World
Romney and Medvedev square off in Cold War redux

Russian President Dmitry Medvedev welcomes Perm Region Governor Oleg Chirkunov during a meeting at the Gorki presidential residence outside Moscow March 7, 2012.

Credits: REUTERS/Ekaterina Shtukina/RIA Novosti/Kremlin

WASHINGTON, D.C. - He's not even president -- at least not yet -- but GOP frontrunner Mitt Romney is embroiled in a cold war of words with Russian President Dmitry Medvedev.

Romney called Russia America's "No. 1 geopolitical foe" on CNN Monday in response to private comments Barack Obama made to Medvedev in South Korea earlier this week.

Obama told the Russian president -- who has been accused of being a puppet for Russia's president-elect Vladimir Putin -- that he would have "more flexibility" to deal with Russia on the hot-button issue of Europe's missile defence program after he wins the upcoming election in November.

Romney said the remarks were proof Obama intended to "cave in" to Russia's demands and that he had a hidden agenda about what he would do in his second term.

"Russia is not a friendly character on the world stage, and for this president to be looking for greater flexibility, where he doesn't have to answer to the American people in his relations with Russia is very, very troubling, very alarming," Romney said. "They (Russia) fight every cause for the world's worst actors.

The idea that he (Obama) has more flexibility in mind for Russia is very, very troubling indeed."

In South Korea Tuesday, Medvedev shot back saying Romney should "use his head."

"I always get very cautious when I see a country resort to phrasings such as 'No. 1 enemy.' It is very reminiscent of Hollywood and a certain period of history," Medvedev said in Russian at the end of the nuclear summit in Seoul. "I would advise two things to all U.S. presidential candidates, including the person you just mentioned.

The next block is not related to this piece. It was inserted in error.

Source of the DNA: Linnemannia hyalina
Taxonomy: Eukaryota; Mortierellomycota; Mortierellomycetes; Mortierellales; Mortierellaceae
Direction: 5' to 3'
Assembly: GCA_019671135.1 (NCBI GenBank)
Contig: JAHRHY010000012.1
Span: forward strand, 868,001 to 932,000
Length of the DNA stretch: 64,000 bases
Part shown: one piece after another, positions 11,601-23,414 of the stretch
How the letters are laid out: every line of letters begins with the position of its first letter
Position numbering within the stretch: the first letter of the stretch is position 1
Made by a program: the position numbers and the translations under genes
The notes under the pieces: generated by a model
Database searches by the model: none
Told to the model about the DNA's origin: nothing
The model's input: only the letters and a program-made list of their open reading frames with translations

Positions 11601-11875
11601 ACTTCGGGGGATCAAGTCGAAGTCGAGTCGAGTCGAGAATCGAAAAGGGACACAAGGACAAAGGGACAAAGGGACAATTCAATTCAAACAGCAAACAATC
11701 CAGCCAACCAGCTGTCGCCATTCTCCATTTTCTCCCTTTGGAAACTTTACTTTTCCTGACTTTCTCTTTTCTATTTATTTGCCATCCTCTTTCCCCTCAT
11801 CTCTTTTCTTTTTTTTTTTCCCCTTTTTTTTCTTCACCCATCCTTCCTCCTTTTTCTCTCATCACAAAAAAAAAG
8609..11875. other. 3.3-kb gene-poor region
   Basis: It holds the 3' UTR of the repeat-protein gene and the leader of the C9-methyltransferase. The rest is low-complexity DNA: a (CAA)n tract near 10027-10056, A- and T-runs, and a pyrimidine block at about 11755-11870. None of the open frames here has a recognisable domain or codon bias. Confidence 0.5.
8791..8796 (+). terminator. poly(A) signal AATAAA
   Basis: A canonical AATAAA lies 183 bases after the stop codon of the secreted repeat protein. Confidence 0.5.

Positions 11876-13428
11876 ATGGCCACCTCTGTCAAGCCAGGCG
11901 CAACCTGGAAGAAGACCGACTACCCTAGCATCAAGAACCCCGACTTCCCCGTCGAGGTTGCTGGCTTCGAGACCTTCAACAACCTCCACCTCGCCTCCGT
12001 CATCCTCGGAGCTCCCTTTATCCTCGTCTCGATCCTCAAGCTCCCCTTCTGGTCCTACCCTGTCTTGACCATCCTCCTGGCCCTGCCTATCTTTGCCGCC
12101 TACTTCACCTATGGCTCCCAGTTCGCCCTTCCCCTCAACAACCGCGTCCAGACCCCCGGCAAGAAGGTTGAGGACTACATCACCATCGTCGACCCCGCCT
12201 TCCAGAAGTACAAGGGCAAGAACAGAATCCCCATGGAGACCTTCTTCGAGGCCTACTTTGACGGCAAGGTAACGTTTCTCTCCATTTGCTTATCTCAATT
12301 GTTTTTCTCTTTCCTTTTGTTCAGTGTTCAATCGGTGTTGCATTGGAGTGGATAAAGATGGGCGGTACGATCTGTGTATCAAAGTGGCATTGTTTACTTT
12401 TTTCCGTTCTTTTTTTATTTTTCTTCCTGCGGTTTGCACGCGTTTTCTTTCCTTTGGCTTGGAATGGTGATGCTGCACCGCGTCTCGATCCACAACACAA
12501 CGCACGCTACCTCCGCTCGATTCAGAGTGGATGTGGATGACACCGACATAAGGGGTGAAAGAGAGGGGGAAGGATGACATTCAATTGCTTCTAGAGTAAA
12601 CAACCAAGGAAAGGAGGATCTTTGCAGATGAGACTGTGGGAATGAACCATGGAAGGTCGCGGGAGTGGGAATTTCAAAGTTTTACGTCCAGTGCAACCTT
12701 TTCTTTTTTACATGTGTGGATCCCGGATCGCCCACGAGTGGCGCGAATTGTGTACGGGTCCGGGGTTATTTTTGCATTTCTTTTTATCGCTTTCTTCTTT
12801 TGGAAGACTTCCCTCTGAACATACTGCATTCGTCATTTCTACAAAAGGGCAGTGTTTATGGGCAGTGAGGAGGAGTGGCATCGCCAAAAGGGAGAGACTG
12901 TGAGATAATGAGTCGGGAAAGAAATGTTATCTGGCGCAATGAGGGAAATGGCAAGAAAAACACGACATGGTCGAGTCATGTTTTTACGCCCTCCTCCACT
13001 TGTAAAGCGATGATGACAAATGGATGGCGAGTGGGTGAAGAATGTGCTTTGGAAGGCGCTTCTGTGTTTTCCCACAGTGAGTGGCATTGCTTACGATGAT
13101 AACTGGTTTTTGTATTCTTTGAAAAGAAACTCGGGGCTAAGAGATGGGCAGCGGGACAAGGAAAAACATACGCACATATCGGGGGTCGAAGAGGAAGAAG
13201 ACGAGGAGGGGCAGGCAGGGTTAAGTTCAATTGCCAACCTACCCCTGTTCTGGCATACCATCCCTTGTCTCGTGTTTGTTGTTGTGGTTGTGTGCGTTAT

"My first advice is to listen to reason when they formulate their positions. Reason never harmed a presidential candidate. My other advice is to check their clocks from time to time -- it is 2012, not the mid-1970s."

Obama later tried to clarify his private remarks, which were caught by an open microphone and heard by reporters, saying he only meant that with his attention now focussed on the election, he doesn't have much time to negotiate with Russia on NATO's plans for European missile defence.

Russia has said it is concerned the program would be used to attack the Kremlin, while NATO insists it is to protect Europe from Iran.

Obama also said he was not "hiding the ball," and had said in previous speeches he wanted to negotiate with Russia on the issue of missile defence.

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